Ticonderoga Ticonderoga’s Hancock House will come alive during the second annual “Night at the Museum.”
Sponsored by the Ticonderoga Area Chamber of Commerce and the Ticonderoga Historical Society, the event will be held Thursday, Sept. 27, at 6 p.m. The Hancock House is located at 6 Moses Circle.
“Join us for a jam-packed and fun-filled evening to benefit the historical society and the chamber of commerce,” June Curtis, Ticonderoga Historical Society coordinator, said.
“Night at the Museum” will feature hor d’oeuvres, sweet treats, wine, music, a scavenger hunt, games of chance, a silent auction, history lessons, a special exhibit of the USS Ticonderoga and more.
Admission is $20 a person or $30 a couple.
The chamber and historical society are seeking additional sponsors for the event. Eddie’s Restaurant has signed on.
“Based on the success of last year’s event, Eddie’s Restaurant is looking forward to partnering with the chamber and the historical society to host the second annual ‘Night At The Museum’,” said Beth Iuliano, the owner of Eddie’s and a historical society board member. “We are happy to be part of this event and to be working closely with these two wonderful organizations.”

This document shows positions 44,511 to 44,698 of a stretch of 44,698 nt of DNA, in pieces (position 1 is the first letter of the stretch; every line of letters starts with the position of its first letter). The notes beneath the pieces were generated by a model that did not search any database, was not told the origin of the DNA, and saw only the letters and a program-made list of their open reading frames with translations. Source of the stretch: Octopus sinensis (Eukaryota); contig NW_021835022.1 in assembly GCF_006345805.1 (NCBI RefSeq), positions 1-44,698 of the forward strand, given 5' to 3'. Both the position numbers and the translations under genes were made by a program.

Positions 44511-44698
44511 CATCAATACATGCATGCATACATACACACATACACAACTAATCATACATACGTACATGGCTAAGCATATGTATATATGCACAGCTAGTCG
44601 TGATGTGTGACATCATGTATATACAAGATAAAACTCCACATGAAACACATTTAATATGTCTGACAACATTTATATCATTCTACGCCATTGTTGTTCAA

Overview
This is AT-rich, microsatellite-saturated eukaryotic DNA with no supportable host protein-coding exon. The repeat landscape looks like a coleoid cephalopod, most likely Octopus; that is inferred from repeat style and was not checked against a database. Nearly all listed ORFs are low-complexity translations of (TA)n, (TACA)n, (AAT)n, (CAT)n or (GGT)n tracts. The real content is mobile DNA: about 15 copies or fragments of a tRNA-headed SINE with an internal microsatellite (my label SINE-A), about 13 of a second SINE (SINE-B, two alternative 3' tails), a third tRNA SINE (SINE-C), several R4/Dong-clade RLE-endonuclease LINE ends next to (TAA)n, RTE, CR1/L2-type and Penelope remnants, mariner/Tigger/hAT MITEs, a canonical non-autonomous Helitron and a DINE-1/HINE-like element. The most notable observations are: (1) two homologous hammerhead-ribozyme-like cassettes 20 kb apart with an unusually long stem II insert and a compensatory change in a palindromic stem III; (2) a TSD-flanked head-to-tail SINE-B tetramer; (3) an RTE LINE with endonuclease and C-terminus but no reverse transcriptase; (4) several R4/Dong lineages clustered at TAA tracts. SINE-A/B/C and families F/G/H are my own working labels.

For more information or to reserve a ticket contact the Ticonderoga Area Chamber of Commerce at 585-6619 or the Ticonderoga Historical Society at 585-7868.
The Hancock House, which serves as home to the Ticonderoga Historical Society, was a gift to The New York State Historical Association from native son and philanthropist Horace Moses.
Located at the Liberty Monument at the intersection of Wicker and Montcalm streets, it is also home to exhibits highlighting community history.
Moses built the house as a repository for the purpose of perpetuating “American Traditions in History and the Fine Arts,” and it served in this capacity for many years as the NYSHA “Headquarters House,” although it can no longer claim this title. This imposing Georgian mansion is a replica of Thomas Hancock’s (uncle to John Hancock) Beacon Hill residence built in 1737 and 1741, and demolished in 1863.